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Last year, stationery and furniture brand Rubberband collaborated with Milan-based Nathalie Du Pasquier who is a designer, painter and founder-member of the famed Memphis Group of 1980s. The collaboration resulted in six artworks which were translated into two formats – A5 and A6. We look at the Memphis Group and Nathalie’s collaboration with Rubberband in some detail.
While Nathalie Du Pasquier now mostly work as a painter (still life), till 1986 she designed various decorated surfaces – textiles, carpets, plastic laminates, and some other objects and furniture as well. “Nathalie has a distinctive style of graphics and art and her bold style has been translated into furniture, apparel, textiles and products,” says Rubberband’s founder Ajay Shah while talking about her work.
The collection created under this collaboration is pulsating, thanks to Nathalie’s use of bright colours and geometric shapes. It instantly evokes the spirit of the Memphis Group which revolutionised the design landscape in the 1980s and inspired many leading designers and artists at that time. Its first public outing was in 1981 at the Milan Furniture Fair after which it became the talk of the town. Memphis still continues to evoke a wide range of reactions from designers and consumers across the world.
Led by Italian architect and designer Ettore Sottsass, Memphis overturned the rules defined by the design industry on their head. They created new forms of expressions through the use of new shapes, materials and patterns, although questionable in their functionality. In a 2001 Guardian piece by Jonathan Glancey, Nathalie herself describes Memphis as “a way of life, of transferring into the world of the western home the culture of rock music, travel and a certain excess”.
Interestingly, the Guardian piece also mentions Ettore’s travels to India and the US in the 1960s, where he was inspired by Tantric and Pop Art, as major influences on the Memphis movement. In Nathalie’s case, some of the early Memphis inspirations came from her travels to Africa where patterns left a deep impression on her.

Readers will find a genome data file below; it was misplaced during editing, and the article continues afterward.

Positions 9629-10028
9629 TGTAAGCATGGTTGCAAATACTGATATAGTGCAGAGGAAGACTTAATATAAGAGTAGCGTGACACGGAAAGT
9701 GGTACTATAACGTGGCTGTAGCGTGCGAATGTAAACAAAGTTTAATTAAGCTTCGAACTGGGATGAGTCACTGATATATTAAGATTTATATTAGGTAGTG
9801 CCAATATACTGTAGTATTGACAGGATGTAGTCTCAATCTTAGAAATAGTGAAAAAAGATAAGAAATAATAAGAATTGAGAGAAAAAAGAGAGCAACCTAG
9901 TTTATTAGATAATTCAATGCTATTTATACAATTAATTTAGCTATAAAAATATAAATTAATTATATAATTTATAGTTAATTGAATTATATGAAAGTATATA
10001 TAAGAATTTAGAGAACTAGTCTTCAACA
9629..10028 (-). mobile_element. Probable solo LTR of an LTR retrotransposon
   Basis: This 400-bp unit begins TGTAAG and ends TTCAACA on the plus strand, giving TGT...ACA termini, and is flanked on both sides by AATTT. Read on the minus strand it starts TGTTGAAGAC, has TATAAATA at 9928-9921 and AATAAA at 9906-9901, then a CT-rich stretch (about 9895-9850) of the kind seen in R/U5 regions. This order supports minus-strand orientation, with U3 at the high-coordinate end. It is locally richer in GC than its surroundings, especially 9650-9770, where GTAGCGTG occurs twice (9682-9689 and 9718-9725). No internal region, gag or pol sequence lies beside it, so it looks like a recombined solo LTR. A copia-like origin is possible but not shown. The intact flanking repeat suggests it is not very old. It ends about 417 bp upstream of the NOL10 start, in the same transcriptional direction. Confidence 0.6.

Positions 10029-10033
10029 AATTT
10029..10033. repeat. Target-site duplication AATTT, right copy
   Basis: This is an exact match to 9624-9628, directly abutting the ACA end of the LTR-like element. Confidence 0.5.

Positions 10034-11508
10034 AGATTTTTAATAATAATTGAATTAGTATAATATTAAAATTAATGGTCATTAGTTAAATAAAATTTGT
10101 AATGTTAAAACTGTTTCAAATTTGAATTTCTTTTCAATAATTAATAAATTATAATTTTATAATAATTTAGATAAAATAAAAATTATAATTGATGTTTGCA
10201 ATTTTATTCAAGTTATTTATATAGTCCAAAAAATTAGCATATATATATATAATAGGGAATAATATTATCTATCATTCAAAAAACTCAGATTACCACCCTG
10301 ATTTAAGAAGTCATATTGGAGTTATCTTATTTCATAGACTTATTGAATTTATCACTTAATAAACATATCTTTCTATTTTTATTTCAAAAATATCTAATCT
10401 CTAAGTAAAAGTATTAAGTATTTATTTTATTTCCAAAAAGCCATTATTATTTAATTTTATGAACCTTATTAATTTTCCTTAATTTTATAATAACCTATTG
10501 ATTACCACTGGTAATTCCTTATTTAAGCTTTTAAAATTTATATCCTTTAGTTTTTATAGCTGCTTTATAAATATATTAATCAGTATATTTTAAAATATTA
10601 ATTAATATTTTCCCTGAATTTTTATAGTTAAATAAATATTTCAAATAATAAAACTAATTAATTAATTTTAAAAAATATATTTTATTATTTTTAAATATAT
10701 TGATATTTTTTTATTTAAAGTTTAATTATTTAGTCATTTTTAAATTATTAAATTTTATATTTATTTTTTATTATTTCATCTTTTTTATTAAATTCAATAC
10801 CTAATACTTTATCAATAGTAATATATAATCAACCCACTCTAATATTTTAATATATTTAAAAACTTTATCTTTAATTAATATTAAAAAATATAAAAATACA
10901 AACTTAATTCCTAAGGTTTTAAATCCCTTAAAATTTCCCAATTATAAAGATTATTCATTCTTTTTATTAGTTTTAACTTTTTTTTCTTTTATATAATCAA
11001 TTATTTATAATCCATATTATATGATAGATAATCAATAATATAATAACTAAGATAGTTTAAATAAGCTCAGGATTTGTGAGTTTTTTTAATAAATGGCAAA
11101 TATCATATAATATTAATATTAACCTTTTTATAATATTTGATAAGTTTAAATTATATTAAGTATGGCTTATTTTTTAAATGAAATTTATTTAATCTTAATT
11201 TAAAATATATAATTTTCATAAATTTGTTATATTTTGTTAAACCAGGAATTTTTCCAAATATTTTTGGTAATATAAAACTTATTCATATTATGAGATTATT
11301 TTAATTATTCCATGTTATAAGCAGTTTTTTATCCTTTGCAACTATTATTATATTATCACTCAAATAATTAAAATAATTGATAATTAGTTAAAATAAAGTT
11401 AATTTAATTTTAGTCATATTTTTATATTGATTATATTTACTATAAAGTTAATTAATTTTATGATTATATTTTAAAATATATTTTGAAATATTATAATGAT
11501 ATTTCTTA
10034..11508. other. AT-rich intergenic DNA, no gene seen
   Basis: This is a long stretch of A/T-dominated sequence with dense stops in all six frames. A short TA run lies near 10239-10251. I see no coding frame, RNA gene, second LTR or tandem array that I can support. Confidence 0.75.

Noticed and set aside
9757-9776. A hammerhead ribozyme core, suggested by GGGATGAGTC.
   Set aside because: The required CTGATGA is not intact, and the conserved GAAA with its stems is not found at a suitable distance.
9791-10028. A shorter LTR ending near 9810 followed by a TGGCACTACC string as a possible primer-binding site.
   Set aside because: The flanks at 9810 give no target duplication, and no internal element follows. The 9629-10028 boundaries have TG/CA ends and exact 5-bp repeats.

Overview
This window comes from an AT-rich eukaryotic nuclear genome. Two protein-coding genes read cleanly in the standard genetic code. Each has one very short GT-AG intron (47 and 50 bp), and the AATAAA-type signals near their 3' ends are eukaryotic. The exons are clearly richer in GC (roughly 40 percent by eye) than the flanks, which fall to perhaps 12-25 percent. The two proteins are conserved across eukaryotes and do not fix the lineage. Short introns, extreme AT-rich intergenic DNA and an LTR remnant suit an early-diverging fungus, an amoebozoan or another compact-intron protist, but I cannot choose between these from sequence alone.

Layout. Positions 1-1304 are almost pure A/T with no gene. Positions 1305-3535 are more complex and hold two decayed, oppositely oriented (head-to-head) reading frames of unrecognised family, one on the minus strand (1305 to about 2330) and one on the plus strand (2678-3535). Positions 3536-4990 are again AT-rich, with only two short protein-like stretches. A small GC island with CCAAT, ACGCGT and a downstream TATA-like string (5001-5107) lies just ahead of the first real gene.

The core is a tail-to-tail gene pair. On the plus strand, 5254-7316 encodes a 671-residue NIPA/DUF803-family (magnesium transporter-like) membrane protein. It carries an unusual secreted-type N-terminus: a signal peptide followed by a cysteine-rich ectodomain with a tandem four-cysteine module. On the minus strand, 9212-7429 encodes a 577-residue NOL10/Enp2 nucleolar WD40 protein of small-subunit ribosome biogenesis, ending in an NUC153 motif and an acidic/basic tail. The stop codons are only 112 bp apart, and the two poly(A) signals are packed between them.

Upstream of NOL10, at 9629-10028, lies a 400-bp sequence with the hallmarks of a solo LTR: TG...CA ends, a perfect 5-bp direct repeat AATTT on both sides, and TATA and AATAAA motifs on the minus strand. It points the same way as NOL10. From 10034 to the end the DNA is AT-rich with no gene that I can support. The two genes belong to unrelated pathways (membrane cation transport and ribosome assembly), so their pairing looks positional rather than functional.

In 2007, Memphis saw a sort of revival when Ettore passed away. The newer generation found itself drawn to the bold movement through various exhibitions and new work that was inspired by the Memphis era. American Apparel, for example, approached Nathalie in 2014 to design a collection based on her work under Memphis.
Rubberband’s Ajay, like many other designers, is also influenced by the work of Nathalie and the Memphis movement. “Our collaboration with her was largely due to the influence she had on me when I was studying design and a heartfelt reach out to her led to this series,” he says.
Apart from Nathalie, Rubberband has also collaborated with London-based French artist Jean Jullien in the recent past. Jean is well-known for his conspicuously simple and yet powerful illustrations, which also include the famous ‘Peace for Paris’ symbol. The collaboration with Jean led to a range of notebooks in which charming characters play around with Rubberband’s furniture. The brand has also worked with Anthony Burrill who is a graphic artist, printmaker and designer. In India, Rubberband has collaborated with the 100% Zine (co-founded by Sameer Kulavoor and Lokesh Karekar), to create a limited edition publication for their sixth issue featuring works from the sketchbooks of 14 artists, along with an integrated sketchbook.
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